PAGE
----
It turned out to be the Detroit Boat Club, the oldest boat club in America. Curious, I walked into the service entrance & right into the assistant manager. He asked: “May I help you?” I said: “Yes, please. I want to work here.”
He said: “Step right this way,” & took me straight up to the manager’s office, where I was hired on the spot. Thus began my approach to the skilled trades, which, years later, led me (again, with Our Mother’s help) to plumbing. At the Detroit Boat Club, I became a plumber’s helper, an electrician’s helper, carpenter’s helper, general maintenance guy & a purchaser. It was in many ways a great blessing.
Several months later, I was offered the position to head up & re-open a joint church & city initiative, to loan tools, do minor home repairs. & teach basic home maintenance. This was located in a very rough part of the inner city. One day, I was out passing out flyers for the re-opened program to local businesses, homeowners & churches. I was at a Catholic church that refused to talk to me or let me in. Suddenly, I was aware of 2-way radio traffic right behind me. Turning around, there was a police squad car right there. Not at the time knowing any better, I walked right up to the police, to talk & explain, & found myself staring down the barrels of 2 .357 Magnum pistols (I never had guns, but knew about them). My mind went completely clear & a narrative started in my mind: “Those are not standard police-issue pistols. They’re .357 Magnums. These guys are scared & you just surprised them. One wrong move & you’re dead.” I suddenly remembered everything I’d been taught about what to do & what not to do in such situations, & started calmly & steadily talking & explaining everything , with no sudden or unexplained moves. The driver was white, his partner was black. The black officer suddenly saw the humour in the situation, & it was all he could do not to burst out laughing. Anyway, they both put down their guns, said: “Okay, stay out of trouble,” floored it & shot off down the street. Whew……lesson learned!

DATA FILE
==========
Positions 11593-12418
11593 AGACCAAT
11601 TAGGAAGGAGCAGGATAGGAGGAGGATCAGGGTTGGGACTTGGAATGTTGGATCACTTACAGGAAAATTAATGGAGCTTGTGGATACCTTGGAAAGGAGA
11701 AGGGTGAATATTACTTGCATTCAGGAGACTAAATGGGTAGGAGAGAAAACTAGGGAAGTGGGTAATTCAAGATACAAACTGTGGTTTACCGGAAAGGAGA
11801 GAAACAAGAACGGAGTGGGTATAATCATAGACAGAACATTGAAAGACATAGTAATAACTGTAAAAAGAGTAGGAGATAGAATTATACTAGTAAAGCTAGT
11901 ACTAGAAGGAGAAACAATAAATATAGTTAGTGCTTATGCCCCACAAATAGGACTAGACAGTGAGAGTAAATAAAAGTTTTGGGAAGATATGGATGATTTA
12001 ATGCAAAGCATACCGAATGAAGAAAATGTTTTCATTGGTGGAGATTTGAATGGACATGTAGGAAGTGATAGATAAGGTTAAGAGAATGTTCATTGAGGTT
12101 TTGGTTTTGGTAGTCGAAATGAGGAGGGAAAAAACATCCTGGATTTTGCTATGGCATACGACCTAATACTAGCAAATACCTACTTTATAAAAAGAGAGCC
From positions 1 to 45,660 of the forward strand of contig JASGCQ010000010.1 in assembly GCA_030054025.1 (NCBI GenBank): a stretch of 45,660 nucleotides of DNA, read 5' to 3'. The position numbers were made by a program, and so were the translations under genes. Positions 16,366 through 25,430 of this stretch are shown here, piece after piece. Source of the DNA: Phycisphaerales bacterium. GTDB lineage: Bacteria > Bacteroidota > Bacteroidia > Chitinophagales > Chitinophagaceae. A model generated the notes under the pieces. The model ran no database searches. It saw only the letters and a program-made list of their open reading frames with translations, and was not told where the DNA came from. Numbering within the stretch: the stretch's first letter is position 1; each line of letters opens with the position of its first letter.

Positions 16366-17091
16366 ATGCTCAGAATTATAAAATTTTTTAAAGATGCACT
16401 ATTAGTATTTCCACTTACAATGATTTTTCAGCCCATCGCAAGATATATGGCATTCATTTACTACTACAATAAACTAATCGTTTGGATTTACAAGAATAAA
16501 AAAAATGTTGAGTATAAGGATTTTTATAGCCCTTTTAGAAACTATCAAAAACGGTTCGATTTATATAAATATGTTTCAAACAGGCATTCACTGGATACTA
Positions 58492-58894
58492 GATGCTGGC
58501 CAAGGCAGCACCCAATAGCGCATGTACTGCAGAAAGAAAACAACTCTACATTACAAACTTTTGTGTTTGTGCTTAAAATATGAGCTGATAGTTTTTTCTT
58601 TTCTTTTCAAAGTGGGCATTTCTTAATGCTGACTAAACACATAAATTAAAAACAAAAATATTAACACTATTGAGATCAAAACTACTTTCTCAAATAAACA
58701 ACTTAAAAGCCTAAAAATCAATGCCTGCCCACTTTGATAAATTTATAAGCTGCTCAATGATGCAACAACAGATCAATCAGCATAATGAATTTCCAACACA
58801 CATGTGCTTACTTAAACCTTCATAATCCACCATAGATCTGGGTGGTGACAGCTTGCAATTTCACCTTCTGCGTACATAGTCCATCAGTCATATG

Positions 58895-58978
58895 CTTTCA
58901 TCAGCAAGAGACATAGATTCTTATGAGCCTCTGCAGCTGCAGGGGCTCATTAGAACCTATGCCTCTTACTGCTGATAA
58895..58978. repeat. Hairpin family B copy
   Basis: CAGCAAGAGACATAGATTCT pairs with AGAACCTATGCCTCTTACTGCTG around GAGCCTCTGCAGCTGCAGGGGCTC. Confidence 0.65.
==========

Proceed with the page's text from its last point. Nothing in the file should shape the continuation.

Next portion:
I had further adventures in Europe. One time, with my family, I was visiting a US airbase in Germany, on federal radio business, & at the base gate was interviewed at the wrong end of a 50-cal. machine gun, 2 M-16 rifles, & an armed officer. We got it all sorted out & proceeded. Also in Germany, more than once I had close encounters with heavily-armed GSG-9 spec ops, like when trying to enter places like the Bundestag, again on federal radio business. In London, I had a close encounter with a large group of police who, thinking I was a bad guy, were clearly ready to beat the daylights out of me. After a nice chat, the Jamaican lady officer in charge saw the humour of it all, & quickly defused the situation. Also in London, I was once at a Christmas play with my 2 oldest daughters, & 2 blocks away, the IRA was blowing up the front of Harrods. When we came out of the theater after the play, the whole area was in chaos, emergency responders & armed police everywhere. They bombed the rail line once in the town we later lived in, north of London. I often had to take detours driving to plumbing jobs in London, due to IRA bomb threats. Sometimes, leaving home in the morning, I wondered whether I’d be coming back. I quickly learned to keep a very low profile in Neasden, the Irish part of London where the IRA safe houses were. & where their “hard men” (IRA soldiers) walked the streets.